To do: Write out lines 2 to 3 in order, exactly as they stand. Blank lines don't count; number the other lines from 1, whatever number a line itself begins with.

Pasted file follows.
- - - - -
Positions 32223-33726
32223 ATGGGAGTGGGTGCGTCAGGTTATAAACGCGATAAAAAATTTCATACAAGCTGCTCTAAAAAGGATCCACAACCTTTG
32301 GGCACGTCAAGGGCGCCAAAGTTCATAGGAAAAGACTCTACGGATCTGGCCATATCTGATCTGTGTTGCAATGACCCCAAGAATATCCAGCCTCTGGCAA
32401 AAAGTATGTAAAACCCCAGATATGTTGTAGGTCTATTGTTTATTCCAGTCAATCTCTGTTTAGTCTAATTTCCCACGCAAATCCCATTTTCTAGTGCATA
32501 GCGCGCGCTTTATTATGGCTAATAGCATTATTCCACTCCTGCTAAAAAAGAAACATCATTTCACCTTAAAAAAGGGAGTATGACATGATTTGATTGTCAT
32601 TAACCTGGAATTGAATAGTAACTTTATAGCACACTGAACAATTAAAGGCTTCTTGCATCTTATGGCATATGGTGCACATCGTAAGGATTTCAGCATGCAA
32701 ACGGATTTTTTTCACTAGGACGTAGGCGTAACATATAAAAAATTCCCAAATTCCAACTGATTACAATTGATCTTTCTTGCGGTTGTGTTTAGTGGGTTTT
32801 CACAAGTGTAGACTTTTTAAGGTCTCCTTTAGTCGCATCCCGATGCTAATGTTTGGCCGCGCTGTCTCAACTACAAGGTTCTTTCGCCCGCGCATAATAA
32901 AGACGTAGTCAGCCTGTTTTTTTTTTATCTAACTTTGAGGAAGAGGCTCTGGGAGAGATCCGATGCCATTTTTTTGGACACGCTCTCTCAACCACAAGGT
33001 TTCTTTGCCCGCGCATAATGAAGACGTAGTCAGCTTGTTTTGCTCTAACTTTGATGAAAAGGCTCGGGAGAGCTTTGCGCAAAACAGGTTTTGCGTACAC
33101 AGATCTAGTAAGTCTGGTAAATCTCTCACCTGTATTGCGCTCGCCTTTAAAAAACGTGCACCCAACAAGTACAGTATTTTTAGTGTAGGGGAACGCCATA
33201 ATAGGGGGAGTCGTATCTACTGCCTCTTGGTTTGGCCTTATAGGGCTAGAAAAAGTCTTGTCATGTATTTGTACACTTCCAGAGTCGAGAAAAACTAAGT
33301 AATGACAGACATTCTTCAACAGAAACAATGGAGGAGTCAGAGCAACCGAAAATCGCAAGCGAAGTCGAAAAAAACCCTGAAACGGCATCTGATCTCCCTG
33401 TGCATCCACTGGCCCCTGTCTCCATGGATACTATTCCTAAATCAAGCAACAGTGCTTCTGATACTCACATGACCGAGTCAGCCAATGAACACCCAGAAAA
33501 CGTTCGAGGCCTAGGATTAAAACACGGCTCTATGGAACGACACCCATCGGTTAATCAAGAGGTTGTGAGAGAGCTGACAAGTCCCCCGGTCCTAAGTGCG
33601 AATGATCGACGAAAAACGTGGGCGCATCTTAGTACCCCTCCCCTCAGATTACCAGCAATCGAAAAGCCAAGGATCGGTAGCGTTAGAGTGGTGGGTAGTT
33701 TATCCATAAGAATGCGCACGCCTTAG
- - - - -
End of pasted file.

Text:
32223 ATGGGAGTGGGTGCGTCAGGTTATAAACGCGATAAAAAATTTCATACAAGCTGCTCTAAAAAGGATCCACAACCTTTG
32301 GGCACGTCAAGGGCGCCAAAGTTCATAGGAAAAGACTCTACGGATCTGGCCATATCTGATCTGTGTTGCAATGACCCCAAGAATATCCAGCCTCTGGCAA